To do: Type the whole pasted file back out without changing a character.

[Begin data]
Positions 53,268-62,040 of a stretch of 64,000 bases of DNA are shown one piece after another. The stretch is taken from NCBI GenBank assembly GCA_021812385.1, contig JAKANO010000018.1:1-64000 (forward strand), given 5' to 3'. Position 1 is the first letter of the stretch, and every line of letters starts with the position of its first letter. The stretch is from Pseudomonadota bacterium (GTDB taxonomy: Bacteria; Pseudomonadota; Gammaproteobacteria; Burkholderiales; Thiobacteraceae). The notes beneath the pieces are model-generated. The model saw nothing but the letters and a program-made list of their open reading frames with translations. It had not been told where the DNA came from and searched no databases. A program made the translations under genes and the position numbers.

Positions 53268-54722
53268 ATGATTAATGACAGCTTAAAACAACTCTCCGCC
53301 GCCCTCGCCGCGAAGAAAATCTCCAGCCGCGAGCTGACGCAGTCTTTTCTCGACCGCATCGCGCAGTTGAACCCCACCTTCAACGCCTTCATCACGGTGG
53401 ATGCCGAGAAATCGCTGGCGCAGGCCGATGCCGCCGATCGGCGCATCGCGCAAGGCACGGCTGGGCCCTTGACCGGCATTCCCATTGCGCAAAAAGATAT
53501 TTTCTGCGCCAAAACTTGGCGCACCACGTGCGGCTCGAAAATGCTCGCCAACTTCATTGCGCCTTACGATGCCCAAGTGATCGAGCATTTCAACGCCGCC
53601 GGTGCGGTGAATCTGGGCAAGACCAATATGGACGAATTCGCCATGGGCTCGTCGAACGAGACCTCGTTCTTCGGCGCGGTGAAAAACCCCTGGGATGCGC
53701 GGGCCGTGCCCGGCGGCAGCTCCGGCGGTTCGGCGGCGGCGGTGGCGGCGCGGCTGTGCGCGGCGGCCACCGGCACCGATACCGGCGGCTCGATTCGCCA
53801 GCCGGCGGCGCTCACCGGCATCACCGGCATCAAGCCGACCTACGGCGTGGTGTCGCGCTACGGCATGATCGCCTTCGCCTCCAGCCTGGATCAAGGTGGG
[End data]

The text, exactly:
Positions 53,268-62,040 of a stretch of 64,000 bases of DNA are shown one piece after another. The stretch is taken from NCBI GenBank assembly GCA_021812385.1, contig JAKANO010000018.1:1-64000 (forward strand), given 5' to 3'. Position 1 is the first letter of the stretch, and every line of letters starts with the position of its first letter. The stretch is from Pseudomonadota bacterium (GTDB taxonomy: Bacteria; Pseudomonadota; Gammaproteobacteria; Burkholderiales; Thiobacteraceae). The notes beneath the pieces are model-generated. The model saw nothing but the letters and a program-made list of their open reading frames with translations. It had not been told where the DNA came from and searched no databases. A program made the translations under genes and the position numbers.

Positions 53268-54722
53268 ATGATTAATGACAGCTTAAAACAACTCTCCGCC
53301 GCCCTCGCCGCGAAGAAAATCTCCAGCCGCGAGCTGACGCAGTCTTTTCTCGACCGCATCGCGCAGTTGAACCCCACCTTCAACGCCTTCATCACGGTGG
53401 ATGCCGAGAAATCGCTGGCGCAGGCCGATGCCGCCGATCGGCGCATCGCGCAAGGCACGGCTGGGCCCTTGACCGGCATTCCCATTGCGCAAAAAGATAT
53501 TTTCTGCGCCAAAACTTGGCGCACCACGTGCGGCTCGAAAATGCTCGCCAACTTCATTGCGCCTTACGATGCCCAAGTGATCGAGCATTTCAACGCCGCC
53601 GGTGCGGTGAATCTGGGCAAGACCAATATGGACGAATTCGCCATGGGCTCGTCGAACGAGACCTCGTTCTTCGGCGCGGTGAAAAACCCCTGGGATGCGC
53701 GGGCCGTGCCCGGCGGCAGCTCCGGCGGTTCGGCGGCGGCGGTGGCGGCGCGGCTGTGCGCGGCGGCCACCGGCACCGATACCGGCGGCTCGATTCGCCA
53801 GCCGGCGGCGCTCACCGGCATCACCGGCATCAAGCCGACCTACGGCGTGGTGTCGCGCTACGGCATGATCGCCTTCGCCTCCAGCCTGGATCAAGGTGGG